Jackson has seen other Taney sculptures removed in recent years, particularly in Maryland, where he was the state’s attorney general before becoming U.S. attorney general and then chief justice.
In the summer of 2017, shortly after white nationalists gathered in Charlottesville, Va., to protest the removal of a statue of Confederate Gen. Robert E. Lee, Baltimore’s mayor removed statues of Lee, Taney and others. A statue of Taney was removed from the grounds of the State House in Annapolis about the same time. And a bust of Taney was removed that year from outside city hall in Frederick, Md.
But Taney’s name and likeness remain in plenty of other places. Missouri has a Taney County. Philadelphia has a Taney Street. And another Taney bust sits alongside all other former chief justices in the Supreme Court’s Great Hall, a soaring, marble-columned corridor that leads to the courtroom. A portrait of Taney hangs in one of the court’s conference rooms.
Jackson said she believed that what memorials honoring figures such as Taney needed was context. At the Capitol, the Taney statue sits in the “place where the Dred Scott case was decided,” but the fact he is ”there by himself is lopsided,” Jackson said in suggesting that a bust of Scott be added. She had proposed a similar fix for the Taney statue in Annapolis.
The Senate, which is currently dominated by Republicans, also has a bill to replace the Taney bust and other statues. Even if a bill passes both chambers, it would need the president’s signature, and President Donald Trump has opposed the removal of historic statues elsewhere. Trump has strongly condemned those who toppled statues during protests over racial injustice and police brutality after the death in May of George Floyd in Minneapolis.
In Congress, Taney’s bust was controversial from the start. When Illinois Sen. Lyman Trumbull proposed its creation in 1865, shortly after Taney’s death, he got into a heated debate with Massachusetts Sen. Charles Sumner, a fierce opponent of slavery.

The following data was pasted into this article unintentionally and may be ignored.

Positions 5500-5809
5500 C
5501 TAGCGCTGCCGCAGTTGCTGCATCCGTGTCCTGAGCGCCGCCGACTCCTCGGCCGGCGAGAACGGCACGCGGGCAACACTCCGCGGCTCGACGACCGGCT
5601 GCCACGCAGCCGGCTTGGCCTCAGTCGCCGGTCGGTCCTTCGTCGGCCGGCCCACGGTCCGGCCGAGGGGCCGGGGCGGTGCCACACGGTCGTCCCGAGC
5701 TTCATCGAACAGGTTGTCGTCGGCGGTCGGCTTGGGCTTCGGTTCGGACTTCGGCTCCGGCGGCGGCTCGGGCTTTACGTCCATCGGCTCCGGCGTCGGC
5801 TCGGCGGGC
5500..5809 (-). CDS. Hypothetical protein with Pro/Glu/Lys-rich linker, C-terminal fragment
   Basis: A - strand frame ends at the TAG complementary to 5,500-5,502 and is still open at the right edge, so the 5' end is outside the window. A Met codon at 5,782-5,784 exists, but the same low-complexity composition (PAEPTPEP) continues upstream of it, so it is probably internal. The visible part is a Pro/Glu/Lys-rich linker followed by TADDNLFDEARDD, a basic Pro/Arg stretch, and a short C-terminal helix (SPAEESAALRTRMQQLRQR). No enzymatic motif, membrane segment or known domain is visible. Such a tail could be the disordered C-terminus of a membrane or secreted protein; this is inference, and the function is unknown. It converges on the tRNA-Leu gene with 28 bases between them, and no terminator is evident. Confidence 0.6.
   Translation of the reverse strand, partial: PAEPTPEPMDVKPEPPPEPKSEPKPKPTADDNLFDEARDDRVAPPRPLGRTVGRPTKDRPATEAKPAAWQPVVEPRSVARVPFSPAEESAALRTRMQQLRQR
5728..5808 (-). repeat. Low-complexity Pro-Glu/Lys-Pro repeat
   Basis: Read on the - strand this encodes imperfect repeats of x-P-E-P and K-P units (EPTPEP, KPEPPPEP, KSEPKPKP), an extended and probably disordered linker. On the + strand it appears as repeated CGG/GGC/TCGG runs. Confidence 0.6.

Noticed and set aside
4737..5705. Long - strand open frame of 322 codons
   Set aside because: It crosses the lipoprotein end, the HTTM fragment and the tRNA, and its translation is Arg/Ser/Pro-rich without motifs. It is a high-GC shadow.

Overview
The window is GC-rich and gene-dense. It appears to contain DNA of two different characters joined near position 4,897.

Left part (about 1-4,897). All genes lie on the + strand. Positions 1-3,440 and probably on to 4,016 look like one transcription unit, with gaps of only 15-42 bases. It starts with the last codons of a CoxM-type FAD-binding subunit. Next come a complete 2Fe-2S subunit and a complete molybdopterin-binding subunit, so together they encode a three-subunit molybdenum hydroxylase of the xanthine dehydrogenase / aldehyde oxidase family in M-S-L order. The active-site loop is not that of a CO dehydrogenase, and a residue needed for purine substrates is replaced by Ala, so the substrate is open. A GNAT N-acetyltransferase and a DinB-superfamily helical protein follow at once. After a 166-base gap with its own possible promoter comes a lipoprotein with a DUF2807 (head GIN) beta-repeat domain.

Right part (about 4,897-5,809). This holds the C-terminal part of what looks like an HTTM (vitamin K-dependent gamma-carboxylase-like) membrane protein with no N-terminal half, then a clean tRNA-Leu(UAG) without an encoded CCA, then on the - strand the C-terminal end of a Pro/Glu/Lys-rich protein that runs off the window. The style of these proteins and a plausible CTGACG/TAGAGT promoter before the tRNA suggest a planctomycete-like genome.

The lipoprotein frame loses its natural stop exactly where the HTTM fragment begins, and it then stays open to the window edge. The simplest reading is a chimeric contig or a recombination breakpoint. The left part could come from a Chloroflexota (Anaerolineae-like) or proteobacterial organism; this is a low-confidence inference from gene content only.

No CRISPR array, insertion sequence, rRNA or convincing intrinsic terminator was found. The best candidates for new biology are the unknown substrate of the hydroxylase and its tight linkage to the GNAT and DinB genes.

“Let me tell that senator that the name of Taney is to be hooted down the page of history. Judgment is beginning now,” Sumner said. “And an emancipated country will fasten upon him the stigma which he deserves.”
Funding for a Taney bust wasn’t approved until almost a decade later. Today, near the Taney bust, inside the old Supreme Court chamber, there are also busts of the nation’s first four chief justices. The first, John Marshall, is the only person to serve as chief justice longer than Taney and a revered figure in the law.
But Marshall too was a deeply flawed man, as were other justices, said Paul Finkelman, the president of Gratz College in Pennsylvania and the author of “Supreme Injustice: Slavery in the Nation’s Highest Court.” Marshall bought slaves most of his life, a fact his biographers largely ignored, and was hostile to the idea of Blacks’ gaining their freedom, Finkelman said. Before the Civil War, probably the majority of justices owned slaves, he said.
“It’s not pretty. It’s who they were,” Finkelman said.Leave a comment